The Presbyterian Church USA, No More Decline ~ Rise and Shine, by Reverend Cam McConnell, 2021, 104 pp.
In this short volume retired PCUSA minister Cam McConnell identifies various causes of his denomination’s long fifty-year decline and gives suggestions on ways forward that he hopes will bring renewal. You have to commend a man who loves his church and desires to see its decline reversed. However, while he brings up a few points and ideas that I can agree with, my distance from the author theologically, politically, and generationally resulted in much head-shaking as I read this book.
The causes for decline in the PCUSA that McConnell identifies include (1) big bureaucracy, (2) divisive general assembly pronouncements, (3) the length of time it takes for a church to hire a new pastor, and (4) the existence of interim pastors. However, the greatest problem he sees is the lack of strong leadership. These are all problems no doubt, but the author fails to recognize or admit that much of the PCUSA’s decline can be attributed to its declining theology. The effect of publishing of the Auburn Affirmation (1924) and Book of Confessions (1967) are not mentioned. He does note that many left the PCUSA when the denomination financially supported the Black Panthers and Angela Davis, but he doesn’t mention that others left when they started praying to “mother Sophia” or when they began ordaining homosexual and transgendered pastors.
McConnell is moderate-left politically/theologically and part of the boomer generation. His hero is Dwight Eisenhower and all things about the church back in its glory days in the 1960s. He appreciates that his denomination’s history was “never titling to extremes in any facet of life.” One gets the impression that an “extreme” is anything to the right of Eisenhower. Whether McConnell would admit to any extremism on the left is not clear. He doesn’t seem to so much oppose the leftist politics of the PCUSA, but just laments that the pronouncements it makes are “divisive.” His desire is peace in the church. He writes “most of the Presbyterians sitting in the pews on Sunday morning just want to worship God and come together in the Christian community.”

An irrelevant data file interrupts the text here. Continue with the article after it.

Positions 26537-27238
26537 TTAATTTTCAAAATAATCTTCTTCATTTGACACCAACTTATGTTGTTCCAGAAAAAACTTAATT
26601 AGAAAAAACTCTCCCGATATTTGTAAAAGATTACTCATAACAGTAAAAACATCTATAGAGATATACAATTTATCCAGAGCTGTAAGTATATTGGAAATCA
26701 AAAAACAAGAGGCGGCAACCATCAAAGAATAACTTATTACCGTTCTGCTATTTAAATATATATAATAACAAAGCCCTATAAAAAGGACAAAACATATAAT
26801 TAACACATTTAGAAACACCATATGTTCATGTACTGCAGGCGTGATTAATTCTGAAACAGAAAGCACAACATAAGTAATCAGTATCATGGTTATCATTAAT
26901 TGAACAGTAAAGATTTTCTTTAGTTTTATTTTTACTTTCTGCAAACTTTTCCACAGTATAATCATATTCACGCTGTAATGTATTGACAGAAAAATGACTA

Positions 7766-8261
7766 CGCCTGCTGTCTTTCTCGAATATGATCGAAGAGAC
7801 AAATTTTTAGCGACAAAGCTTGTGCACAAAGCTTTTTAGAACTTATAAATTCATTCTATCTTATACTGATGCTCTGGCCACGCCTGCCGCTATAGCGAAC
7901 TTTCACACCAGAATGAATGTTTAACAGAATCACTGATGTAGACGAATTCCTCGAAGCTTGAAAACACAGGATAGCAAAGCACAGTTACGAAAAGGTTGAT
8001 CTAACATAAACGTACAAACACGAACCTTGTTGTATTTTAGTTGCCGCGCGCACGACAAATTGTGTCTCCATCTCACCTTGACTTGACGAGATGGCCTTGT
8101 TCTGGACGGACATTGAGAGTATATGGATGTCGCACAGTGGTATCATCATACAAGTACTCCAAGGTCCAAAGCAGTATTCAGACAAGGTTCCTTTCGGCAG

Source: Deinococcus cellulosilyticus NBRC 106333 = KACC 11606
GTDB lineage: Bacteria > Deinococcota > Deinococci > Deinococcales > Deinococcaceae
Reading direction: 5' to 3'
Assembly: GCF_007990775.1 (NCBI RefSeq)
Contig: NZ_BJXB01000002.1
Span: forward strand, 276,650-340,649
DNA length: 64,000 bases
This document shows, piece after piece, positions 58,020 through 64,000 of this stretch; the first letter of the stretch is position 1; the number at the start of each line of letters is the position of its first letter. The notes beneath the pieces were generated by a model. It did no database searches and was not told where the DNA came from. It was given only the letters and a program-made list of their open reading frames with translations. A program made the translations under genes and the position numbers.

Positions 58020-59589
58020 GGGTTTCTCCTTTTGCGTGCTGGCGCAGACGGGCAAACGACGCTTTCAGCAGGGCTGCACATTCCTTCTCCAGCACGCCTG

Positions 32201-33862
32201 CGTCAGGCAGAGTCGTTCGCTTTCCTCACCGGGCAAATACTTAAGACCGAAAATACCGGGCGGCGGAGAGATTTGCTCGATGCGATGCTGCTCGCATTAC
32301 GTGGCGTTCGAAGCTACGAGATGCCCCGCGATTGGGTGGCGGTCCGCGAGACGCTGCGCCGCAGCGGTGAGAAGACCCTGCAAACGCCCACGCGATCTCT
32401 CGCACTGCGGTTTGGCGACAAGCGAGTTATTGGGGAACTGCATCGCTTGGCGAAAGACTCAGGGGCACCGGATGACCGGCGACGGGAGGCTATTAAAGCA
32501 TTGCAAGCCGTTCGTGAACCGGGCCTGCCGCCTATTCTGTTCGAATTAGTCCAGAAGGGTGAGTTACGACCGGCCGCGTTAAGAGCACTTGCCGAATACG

The solutions McConnell argues for are not likely to solve or even slow down much the decline in the PCUSA. A millennial would surely say “OK Boomer” to his ideas which basically amount to “hire advisors,” “spend more money,” and “try harder.” He positively recounts a “Dr. Harrington” responding to a young minister who asked how she (!) “could possibly relate to what he was saying since he was the pastor of a mega-church in Atlanta with all the resources and the people at his disposal and her congregations was so small and struggled every year to make his budget.” Like its the 1960s, Dr. Harrington says “when he was pastor of a small-town church, he stood in front of the local grocery story at least once a week and introduced himself as the pastor of the Presbyterian church and invited the customers of the store to worship with his congregation. He even followed the mailman and said hello to people on the mail route, told them who he was, and invited them to church.” (p. 45)
What isn’t mentioned in the plan for renewal is doctrinal fidelity, the Gospel, or prayer. Without repentance the PCUSA’s decline will inevitably continue. And without the Gospel, growth is meaningless. McConnell does say “Let’s get back to the basics, beginning with preaching.” But then he advocates non-ordained speakers in church (in place of the minister) including the head football coach and business executives for their “unique and interesting perspectives.” (p.67) The basics, no doubt, should be gotten back to. The basics are the Bible. I pray that the PCUSA gets back there, and right quick.